Headphone audio cables won't solder

Discussion in 'General Electronics Chat' started by rambomhtri, Dec 16, 2015.

  1. rambomhtri

    Thread Starter Member

    Nov 9, 2015
    150
    23
    Hi,

    they stole my $70 in-ear headphones in the bus today :( :mad:, and I can't live without headpones, really. :D

    I've ordered the same model again, and it's gonna take like 1 or 2 weeks to arrive where I live.

    So meanwhile, I needed a temporary solution. I had a pair of cheap headphones in my storage drawer, but one of them was not working (left one). So I opened the "case" of both, disassembled them and cut the same portion of cable in both sides. Then I stripped both cables and there were 2 cables in each side: green and orange. I know they are treated externally, coated with some non-conductor paint or stuff, so if they touch each other, they don't create a short circuit. So I've heated the end I was gonna solder, I've tried to tin it, but nothing. I've rubbed it slight with the solder (little force), and nothing. It won't simple get tinned. So, as this is a temporal solution, I've ended up soldering the two wires of each headphone in a "cold solder" way. I put enough solder first on the IC, and the I heated it up with the soldering iron, melting it, then introducing the cable in the middle of the "volcano", fully covered, but of course it was not joining completely, cause the solder didn't stuck to the wire. So it is like a cable in the middle of a bubble, that is locked there, but there's no joint. Anyways, the joint seemed pretty solid and the headphones started to work perfectly fine.

    What was I doing wrong and how do I remove whatever the audio cables have in order to tin the cable and create a good joint.

    PD: buying a soldering iron and finally giving a try to electronic repair (amateur, of course), is one of the best things I've done in my life. In just two months, I've fixed a lot of "easy" devices that didn't work, including a $20 mouse and now a $15 headphones:cool:. I love my soldering iron!
     
  2. Lestraveled

    Well-Known Member

    May 19, 2014
    1,957
    1,215
    I hear you:D. Some small very flexible cables are made with a copper mix that needs a different flux. Try an acid core solder or some acid flux. Wash it very thoroughly when done.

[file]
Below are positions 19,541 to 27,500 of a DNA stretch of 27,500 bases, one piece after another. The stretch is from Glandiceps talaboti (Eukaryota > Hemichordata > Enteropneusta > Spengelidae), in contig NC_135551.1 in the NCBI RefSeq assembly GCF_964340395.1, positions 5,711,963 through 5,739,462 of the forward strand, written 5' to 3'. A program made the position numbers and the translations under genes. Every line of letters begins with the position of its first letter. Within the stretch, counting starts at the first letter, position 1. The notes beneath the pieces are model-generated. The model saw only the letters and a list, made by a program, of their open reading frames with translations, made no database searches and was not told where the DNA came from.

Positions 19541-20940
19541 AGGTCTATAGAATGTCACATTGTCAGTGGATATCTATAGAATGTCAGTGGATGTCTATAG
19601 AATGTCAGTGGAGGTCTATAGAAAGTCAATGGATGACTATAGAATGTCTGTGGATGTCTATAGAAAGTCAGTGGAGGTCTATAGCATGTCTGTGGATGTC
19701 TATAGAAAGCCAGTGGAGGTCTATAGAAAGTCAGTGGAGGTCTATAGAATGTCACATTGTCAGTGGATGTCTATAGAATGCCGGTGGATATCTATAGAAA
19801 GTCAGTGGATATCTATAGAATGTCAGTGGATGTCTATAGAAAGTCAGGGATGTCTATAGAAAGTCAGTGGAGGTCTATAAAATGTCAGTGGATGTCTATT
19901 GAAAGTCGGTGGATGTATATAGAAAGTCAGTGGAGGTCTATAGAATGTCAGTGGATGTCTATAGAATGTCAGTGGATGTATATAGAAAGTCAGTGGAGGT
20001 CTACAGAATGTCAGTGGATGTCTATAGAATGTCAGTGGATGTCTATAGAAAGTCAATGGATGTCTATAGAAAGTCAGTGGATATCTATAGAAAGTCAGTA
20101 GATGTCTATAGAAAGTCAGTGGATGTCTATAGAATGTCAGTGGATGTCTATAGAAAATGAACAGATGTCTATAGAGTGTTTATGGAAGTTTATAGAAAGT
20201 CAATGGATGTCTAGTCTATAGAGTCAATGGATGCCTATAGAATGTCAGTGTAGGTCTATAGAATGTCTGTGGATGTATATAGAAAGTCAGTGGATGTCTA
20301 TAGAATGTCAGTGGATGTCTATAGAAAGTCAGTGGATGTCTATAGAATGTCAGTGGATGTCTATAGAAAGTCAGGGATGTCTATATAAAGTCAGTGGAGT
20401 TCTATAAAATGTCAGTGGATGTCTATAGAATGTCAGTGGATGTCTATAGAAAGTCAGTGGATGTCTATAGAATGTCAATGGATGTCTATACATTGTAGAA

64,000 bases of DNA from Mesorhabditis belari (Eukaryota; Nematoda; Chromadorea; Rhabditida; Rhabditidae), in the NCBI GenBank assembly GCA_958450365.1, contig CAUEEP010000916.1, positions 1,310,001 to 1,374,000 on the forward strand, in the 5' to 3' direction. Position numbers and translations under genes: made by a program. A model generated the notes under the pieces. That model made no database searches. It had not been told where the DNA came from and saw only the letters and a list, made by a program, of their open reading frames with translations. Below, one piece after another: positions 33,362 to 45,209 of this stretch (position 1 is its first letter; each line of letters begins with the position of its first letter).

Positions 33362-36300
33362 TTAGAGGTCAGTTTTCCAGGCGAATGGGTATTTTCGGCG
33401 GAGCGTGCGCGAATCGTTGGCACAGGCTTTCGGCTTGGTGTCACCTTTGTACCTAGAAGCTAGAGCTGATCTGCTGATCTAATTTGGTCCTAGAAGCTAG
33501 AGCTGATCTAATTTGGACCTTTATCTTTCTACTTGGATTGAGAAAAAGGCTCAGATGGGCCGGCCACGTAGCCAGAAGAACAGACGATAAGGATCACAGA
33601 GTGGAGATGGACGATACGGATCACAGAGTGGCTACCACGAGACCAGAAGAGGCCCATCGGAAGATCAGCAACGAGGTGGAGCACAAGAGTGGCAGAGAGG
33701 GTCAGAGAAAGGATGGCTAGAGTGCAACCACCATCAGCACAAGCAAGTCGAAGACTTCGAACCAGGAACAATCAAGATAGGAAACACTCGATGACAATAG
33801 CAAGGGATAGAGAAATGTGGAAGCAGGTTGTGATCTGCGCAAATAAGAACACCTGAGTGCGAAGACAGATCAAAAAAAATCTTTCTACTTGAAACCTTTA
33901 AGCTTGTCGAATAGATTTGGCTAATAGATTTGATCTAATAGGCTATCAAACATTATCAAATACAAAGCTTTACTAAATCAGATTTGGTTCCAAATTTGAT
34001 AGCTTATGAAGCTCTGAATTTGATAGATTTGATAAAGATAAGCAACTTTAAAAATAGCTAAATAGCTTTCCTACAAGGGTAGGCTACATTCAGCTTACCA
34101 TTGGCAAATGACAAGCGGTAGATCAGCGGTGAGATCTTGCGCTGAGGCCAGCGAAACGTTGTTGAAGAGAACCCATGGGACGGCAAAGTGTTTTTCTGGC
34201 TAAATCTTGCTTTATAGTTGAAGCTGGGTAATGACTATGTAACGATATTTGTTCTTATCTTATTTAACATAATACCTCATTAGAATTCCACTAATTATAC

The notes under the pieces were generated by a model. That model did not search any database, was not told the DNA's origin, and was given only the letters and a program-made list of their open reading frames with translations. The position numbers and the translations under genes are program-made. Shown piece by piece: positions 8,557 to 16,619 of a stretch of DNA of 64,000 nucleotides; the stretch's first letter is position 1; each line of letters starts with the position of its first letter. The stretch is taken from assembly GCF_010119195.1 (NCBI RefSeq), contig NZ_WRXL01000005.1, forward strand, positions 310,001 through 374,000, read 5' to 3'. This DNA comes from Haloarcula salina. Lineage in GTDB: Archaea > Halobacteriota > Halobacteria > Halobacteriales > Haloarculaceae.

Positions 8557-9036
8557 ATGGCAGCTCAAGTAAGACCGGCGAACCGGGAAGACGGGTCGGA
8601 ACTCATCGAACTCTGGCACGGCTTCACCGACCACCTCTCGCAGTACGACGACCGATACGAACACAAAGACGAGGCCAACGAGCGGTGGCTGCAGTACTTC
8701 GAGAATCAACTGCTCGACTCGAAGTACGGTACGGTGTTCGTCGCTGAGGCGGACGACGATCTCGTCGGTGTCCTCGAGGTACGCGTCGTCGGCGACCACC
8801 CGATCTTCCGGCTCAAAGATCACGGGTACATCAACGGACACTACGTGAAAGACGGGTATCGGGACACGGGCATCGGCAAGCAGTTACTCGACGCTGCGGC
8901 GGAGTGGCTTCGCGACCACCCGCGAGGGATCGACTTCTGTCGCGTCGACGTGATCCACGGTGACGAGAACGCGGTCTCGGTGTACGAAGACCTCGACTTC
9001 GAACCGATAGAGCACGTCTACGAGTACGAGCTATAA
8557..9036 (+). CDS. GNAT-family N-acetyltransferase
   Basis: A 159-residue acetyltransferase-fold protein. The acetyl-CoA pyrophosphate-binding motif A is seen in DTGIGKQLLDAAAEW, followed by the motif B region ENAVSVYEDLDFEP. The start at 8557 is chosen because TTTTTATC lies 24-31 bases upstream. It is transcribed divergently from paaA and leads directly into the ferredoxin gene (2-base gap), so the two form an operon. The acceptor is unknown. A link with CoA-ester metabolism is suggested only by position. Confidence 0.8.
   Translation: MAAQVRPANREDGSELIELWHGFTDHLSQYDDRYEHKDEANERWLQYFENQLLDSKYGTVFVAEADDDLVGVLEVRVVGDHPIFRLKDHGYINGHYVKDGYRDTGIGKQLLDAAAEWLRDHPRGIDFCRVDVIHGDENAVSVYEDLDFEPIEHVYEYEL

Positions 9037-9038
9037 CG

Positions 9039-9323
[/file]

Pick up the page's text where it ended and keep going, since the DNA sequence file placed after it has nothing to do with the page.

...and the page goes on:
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  3. Hypatia's Protege

    Distinguished Member

    Mar 1, 2015
    2,804
    1,237
    I've gotta ask - Who (generally) are 'they' and how did they manage that? -- Perhaps your investment would best be 'underwritten' via martial arts instruction?;)

    But to your question -- I've had good results with conductive adhesives in such cases:cool:

    Good luck!
    HP:)
     
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  4. rambomhtri

    Thread Starter Member

    Nov 9, 2015
    150
    23
    They are miserables, human beings that are heartless. I was this morning in the bus, kind of tired, and I saved my phone in my pocket and my in-ear headphones in the front pocket of my hoodie, the "kangaroo" pocket.

    When I left the bus, I started walking, put my hand inside the front pocket, and I can't find my headphones. "Luckily", my smartphone was safe enough in my pants's pocket.

    Some people don't deserve to live in a society, plain simple.

    Aaaaanyways, is it a method that I can do right now with the tools I already have?

    I've read that you can sandpaper the end of the cable and that does the trick. What do you think?
     
  5. PackratKing

    Well-Known Member

    Jul 13, 2008
    850
    215
    I have found a sheet of 1500 - grit wet-or-dry silicon dioxide auto-body emery paper to be the bomb for stripping the insul. varnish from wires of that type...
    From the " Blue or Orange " store... Plumbing section... I use the "Oatey " brand solder flux exclusively for the same mfgr. silver-bearing solder for copper plumbing and electronic jobs... Have yet to see it fail...
     
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  6. Hypatia's Protege

    Distinguished Member

    Mar 1, 2015
    2,804
    1,237
    Lousy pickpockets!:mad: We've got them around here too:(

    The problem is that such 'cabling' is often no more than textile fiber treated with a conductive polymer and a top coat of insulating lacquer -- hence even if you remove the lacquer there is nothing to solder to, as it were:( Apart from electrically conductive adhesive, about all I can suggest is some manner of 'pressure contact' arrangement --- Wish I could be of more help:(

    Best regards
    HP
     
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